One of the presentations I attended at CSM discussed ways to increase motor learning by empowering the patient. They gave an example where one group of patients was asked to help decide which picture to hand in the waiting room prior to assessment. The other group just did the balance test. The patients who participated in picking the picture did much better.
The speakers went on to give other examples, including giving patients choices about which exercises and allowing them more freedom to make mistakes. It makes sense. Providing them with choices gives them some control. With control comes ownership.
The flip side was using phrases like "I want you to" and "I need you to." Obviously sometimes you have to use them but it's context as much as vocabulary. "I want you to do a hand exercise. Which one would you prefer?" is an example. Pretty simple but many in the room were surprised. There was discussion about how to change behavior in the clinic that surprised me.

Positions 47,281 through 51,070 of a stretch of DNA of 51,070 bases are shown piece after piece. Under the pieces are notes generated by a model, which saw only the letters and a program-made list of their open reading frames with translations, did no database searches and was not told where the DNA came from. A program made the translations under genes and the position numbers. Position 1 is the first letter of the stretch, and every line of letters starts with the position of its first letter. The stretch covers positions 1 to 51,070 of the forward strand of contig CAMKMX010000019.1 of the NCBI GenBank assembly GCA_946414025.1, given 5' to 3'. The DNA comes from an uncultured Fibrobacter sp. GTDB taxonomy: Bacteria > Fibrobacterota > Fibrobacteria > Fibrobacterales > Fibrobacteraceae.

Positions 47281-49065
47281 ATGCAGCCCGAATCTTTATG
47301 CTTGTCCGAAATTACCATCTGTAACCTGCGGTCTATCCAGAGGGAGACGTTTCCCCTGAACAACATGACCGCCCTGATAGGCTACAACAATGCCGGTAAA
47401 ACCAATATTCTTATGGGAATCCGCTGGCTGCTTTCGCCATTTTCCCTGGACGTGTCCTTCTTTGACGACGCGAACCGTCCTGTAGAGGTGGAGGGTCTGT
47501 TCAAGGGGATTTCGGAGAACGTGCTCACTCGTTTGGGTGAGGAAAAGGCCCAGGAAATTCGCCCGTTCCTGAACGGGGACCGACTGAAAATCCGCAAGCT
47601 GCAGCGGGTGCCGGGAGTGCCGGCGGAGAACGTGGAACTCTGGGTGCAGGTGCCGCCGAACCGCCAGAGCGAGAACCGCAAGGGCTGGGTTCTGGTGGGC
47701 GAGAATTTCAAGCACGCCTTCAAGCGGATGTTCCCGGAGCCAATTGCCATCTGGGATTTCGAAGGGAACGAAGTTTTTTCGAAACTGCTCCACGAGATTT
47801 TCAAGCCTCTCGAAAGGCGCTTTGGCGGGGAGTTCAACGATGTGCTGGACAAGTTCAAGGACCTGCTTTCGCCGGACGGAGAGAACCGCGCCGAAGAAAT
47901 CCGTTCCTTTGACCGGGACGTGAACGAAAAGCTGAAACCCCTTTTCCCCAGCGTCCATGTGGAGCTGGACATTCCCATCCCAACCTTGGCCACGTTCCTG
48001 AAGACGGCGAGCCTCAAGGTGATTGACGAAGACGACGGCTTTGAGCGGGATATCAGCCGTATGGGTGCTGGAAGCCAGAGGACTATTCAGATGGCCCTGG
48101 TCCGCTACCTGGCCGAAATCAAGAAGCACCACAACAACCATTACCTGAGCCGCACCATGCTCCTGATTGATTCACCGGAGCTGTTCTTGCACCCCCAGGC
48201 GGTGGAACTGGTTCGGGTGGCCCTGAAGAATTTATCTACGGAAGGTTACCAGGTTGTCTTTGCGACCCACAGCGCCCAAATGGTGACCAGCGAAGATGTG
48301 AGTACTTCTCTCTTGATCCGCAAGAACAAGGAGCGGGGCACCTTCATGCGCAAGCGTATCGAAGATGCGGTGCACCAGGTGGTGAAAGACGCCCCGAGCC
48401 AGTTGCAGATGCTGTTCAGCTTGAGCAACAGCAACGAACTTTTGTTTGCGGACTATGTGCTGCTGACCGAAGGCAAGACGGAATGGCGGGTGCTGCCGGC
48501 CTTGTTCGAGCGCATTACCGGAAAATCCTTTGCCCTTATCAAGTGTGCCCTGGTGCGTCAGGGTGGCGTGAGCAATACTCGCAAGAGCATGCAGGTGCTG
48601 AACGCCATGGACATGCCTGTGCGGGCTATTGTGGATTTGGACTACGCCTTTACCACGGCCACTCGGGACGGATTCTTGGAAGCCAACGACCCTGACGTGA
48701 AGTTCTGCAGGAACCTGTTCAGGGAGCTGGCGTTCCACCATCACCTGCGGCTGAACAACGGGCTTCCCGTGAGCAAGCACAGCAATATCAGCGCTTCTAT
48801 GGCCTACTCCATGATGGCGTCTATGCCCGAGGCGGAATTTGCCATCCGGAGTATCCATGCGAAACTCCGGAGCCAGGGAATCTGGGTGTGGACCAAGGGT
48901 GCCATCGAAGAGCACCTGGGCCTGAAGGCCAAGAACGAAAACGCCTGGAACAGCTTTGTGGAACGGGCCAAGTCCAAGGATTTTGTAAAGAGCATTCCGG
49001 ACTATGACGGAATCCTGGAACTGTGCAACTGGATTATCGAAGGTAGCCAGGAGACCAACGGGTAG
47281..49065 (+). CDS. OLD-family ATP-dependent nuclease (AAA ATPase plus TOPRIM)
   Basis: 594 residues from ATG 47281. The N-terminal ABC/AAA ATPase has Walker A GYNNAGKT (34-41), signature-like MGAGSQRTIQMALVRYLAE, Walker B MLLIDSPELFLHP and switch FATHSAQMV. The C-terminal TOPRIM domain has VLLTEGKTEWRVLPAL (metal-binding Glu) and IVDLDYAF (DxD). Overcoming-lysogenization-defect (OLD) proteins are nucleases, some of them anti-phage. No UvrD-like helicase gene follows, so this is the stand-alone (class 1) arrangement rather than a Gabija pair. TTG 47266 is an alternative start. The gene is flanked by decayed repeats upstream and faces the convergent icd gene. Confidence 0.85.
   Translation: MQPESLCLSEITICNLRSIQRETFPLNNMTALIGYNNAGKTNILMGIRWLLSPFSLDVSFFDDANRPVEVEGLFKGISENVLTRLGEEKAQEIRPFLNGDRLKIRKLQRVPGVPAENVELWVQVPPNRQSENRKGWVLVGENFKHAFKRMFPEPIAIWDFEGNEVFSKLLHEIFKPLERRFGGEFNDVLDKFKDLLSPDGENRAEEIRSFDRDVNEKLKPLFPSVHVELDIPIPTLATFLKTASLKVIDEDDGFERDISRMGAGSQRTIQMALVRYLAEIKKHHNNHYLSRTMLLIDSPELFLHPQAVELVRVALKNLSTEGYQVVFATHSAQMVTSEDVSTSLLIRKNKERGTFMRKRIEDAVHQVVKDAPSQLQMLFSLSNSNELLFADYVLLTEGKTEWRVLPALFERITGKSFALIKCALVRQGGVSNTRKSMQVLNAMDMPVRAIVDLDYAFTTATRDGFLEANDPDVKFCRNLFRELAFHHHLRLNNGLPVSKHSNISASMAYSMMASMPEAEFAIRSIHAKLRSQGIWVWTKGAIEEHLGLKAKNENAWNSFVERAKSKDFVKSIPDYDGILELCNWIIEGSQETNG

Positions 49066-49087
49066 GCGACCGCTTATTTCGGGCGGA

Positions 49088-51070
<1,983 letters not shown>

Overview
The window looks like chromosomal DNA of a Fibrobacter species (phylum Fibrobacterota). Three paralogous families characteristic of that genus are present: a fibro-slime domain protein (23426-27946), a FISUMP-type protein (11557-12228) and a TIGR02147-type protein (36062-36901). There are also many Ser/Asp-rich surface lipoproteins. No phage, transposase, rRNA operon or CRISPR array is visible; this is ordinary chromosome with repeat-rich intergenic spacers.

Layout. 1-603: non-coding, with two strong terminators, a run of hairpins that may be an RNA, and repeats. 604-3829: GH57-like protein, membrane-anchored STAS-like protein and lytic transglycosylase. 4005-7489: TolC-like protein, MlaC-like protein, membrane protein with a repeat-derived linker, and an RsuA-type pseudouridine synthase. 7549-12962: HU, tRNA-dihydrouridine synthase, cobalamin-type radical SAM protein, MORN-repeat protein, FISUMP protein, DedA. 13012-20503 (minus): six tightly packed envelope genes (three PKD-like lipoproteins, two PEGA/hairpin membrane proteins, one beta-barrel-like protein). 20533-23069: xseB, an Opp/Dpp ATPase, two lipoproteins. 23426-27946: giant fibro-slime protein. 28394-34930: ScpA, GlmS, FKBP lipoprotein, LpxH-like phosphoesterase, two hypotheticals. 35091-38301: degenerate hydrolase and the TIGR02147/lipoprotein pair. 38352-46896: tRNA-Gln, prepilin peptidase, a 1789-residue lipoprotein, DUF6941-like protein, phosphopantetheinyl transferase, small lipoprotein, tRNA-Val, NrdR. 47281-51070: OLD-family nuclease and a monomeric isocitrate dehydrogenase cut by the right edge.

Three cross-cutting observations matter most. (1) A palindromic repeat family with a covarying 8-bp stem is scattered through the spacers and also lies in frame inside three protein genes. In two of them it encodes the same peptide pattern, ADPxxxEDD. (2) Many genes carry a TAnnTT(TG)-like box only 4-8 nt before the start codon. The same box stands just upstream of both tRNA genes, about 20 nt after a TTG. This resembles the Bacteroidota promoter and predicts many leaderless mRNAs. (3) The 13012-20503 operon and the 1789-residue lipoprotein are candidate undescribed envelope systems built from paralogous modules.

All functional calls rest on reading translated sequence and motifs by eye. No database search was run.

I know I'm more likely to buy into something if I'm included in the decision process in some way. Same with understanding why I need to do something. If I see the purpose, I'm more willing to try. But this goes beyond that. By including those individuals in the decision, they were being validated. They were being told their opinion mattered. How often does that happen to someone in the healthcare system? It's pretty much someone else directing what happens.
I've been doing my own mini-experiment since I've gotten back. I try to exclusively use choice words. Twice we've had to make a decision about where something went in the department so I've asked all the patients for an opinion. I don't know that they're doing better but they seem to be enjoying therapy more.